Tokyo is an incredible city that can easily be any traveller’s entire itinerary. However, if you can bring yourself to escape the city for even a day, Kamakura is the place to go. Only an hour train ride south of Tokyo, Kamakura is a change of scenery from the fast pace modern Japan, back in time to feudal society. Keep reading for an EXTRA BONUS- a Kamakura Tourist Map AND video highlights!
Kamakura once held a very important role in Japanese history. After the rise of Yoritomo Minamoto, Japan’s first shogun, Kamakura became Japan’s political capital. For over a century Japan’s new military government ruled from Kamakura until its eventual decline in the 14th century after the defeat of the Hōjō regents. Today, Kamakura is a small beach town filled with many historical sights, Buddhist temples, and shrines, making it often referred as the Kyoto of the east.
Top 3 Kamakura Attractions
Kamakura Daibutsu (Great Buddha)
The great Buddha statue (Kamakura Daibutsu) found in the Kōtoku-in Temple is Japan’s second largest bronze Buddha statue. The 13.35 meter tall Amida Buddha was created in 1252 and rebuilt twice after being destroyed in the 14th and 15th century both by natural disasters. Kamakura Daibutsu is a must see attraction and its massive and inspiring statue can only truly be appreciated when seeing it up close in person.
Transportation: Street Car vs. Hiking
There are a couple ways of getting to Kamakura Daibutsu depending on your schedule. If you are in a hurry trying to see everything in one day, you can take the local street car transit. After departing from the JR Kamakura station, you can cross the street to Kamakura’s local transit station. From there take the street car three stops to Hase Station. After exiting, the Daibutsu is a 5-10 minute walk.
If you’re up for taking in scenery or want a challenge you can take the hiking trail, which is what we did. It’s about a 3 mile hike through the hills and can be a little difficult, but totally worth the trek. You will follow a trail through lush green forests and quiet residential neighborhoods finding small shrines along the way. Eventually you will reach a peak that offers a gorgeous view of the city before descending back down and arriving at the giant Daibutsu.
Hours and Fees:
Kōtoku-in Temple Hours- 8:00 to 17:30/5:30 pm; No closed days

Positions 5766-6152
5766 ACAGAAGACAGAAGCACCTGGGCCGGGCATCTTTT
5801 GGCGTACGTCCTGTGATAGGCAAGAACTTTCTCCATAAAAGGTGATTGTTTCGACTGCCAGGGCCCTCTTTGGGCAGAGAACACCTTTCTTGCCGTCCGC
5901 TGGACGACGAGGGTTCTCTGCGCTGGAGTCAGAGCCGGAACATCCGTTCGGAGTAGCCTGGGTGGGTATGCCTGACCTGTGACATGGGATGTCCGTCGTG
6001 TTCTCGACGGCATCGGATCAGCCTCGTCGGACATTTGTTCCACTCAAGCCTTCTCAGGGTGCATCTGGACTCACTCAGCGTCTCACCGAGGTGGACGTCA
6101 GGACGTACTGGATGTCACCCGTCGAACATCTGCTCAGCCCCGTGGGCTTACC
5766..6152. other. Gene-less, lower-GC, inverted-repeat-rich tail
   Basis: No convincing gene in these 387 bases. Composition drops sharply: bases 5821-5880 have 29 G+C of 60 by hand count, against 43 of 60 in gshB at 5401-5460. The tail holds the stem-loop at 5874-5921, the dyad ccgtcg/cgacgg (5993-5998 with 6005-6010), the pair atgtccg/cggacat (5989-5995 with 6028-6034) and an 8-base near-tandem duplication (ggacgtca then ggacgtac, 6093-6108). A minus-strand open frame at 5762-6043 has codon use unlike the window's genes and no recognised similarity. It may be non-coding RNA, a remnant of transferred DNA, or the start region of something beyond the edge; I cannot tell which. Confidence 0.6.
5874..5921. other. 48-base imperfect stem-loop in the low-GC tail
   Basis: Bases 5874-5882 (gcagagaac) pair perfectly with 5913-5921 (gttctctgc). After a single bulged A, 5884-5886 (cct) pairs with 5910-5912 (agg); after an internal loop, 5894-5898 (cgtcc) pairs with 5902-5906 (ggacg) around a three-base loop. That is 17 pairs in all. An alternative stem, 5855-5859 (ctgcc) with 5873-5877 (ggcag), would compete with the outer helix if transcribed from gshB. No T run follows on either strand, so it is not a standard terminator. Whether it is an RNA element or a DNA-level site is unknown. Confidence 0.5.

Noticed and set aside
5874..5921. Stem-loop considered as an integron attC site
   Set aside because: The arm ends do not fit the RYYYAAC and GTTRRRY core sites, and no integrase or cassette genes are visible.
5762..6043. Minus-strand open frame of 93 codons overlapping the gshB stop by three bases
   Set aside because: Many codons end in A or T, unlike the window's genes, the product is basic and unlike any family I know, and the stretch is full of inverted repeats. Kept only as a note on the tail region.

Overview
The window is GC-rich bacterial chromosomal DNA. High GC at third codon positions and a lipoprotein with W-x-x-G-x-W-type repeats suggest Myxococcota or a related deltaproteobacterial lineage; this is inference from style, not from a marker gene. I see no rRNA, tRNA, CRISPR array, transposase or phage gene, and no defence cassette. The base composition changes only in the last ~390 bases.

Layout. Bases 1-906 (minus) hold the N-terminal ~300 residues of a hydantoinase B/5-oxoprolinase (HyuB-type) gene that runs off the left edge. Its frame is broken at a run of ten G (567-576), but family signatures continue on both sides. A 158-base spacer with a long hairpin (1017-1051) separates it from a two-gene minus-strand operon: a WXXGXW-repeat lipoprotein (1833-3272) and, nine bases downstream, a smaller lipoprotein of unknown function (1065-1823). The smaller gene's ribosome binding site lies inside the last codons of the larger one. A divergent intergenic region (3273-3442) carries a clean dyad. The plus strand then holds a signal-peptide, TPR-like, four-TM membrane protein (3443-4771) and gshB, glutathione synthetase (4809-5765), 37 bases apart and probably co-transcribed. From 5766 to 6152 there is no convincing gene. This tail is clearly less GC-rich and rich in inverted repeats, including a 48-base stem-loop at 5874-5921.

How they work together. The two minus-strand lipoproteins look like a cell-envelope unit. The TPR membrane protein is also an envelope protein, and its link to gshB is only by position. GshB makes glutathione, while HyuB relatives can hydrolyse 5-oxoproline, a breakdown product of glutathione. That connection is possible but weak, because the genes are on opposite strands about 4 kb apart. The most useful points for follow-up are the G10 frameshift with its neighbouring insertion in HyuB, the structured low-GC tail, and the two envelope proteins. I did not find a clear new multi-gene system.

200 yen (~$2USD)
Diabutsu Statue- 8:00 to 16:30/4:30pm; No closed days
20 yen (~$0.17)
Kamakura’s most important shrine, Tsurugaoka Hachimangū, was founded in 1063 by the Minamoto family and later moved to its present site after the establishment of the Minamoto shogunate. The shrine is dedicated to honoring the Minomoto family as well as Hachimon, their patron god. When walking up to the shrine, you are greeted by the amazing structure peering down at you from across a long path way.
Tsurugaoka Hachimangū is easily accessible when exiting the JR Kamakura train station. There are two routes to take, the first is the Dankazura walking path. The next option is walking Komachi-dori, a busy and exciting street full of small shops and restaurants. Both routes are about a 10-15 minute walk.
Hours and Fees:
FREE to walk around the grounds; Open 5:00 to 21:00/9:00pm
200 yen for the Shrine Museum (~$2)
Kamakura Hiking Trails
Hiking trails are the best way to see Kamakura’s many features. Kamakura is one of those special cities that is surrounded by sparkling beaches and lush green forested hills, offering you the best of both worlds. As a result, there are many hiking trails to take in the beauty of the historic city. While hiking, you’ll be able to peek through the foliage and see distant cities or the never ending coastline. Since there are many trails, depending on how much time you have, pick 1 or 2 routes to explore. The best time to hike would be on a dry day because they can be steep and slippery. Wear comfortable clothes and a good pair of shoes!
- You can use the JR pass to get to Kamakura but the pass does NOT work for the local train within the city.
- If you’re tight on time, you can purchase a discounted bus pass to see all the popular attractions. For adults it’s 570 yen (~$5). The tickets also include discounts to some shrines, temples, and shops. You can purchase the pass at the information centers.
- BONUS: Pick up a tourist map at a Tourist Center or download the map here!
Watch our video experience!
Have fun in Kamakura! Let us know in the comments if you’re planning on going and would like additional tips or if you would like to share your experiences!
Check out our Nara Photo Diary for more Japan exploration!
See you on the road,
Jareena and Ari
Gear we use:
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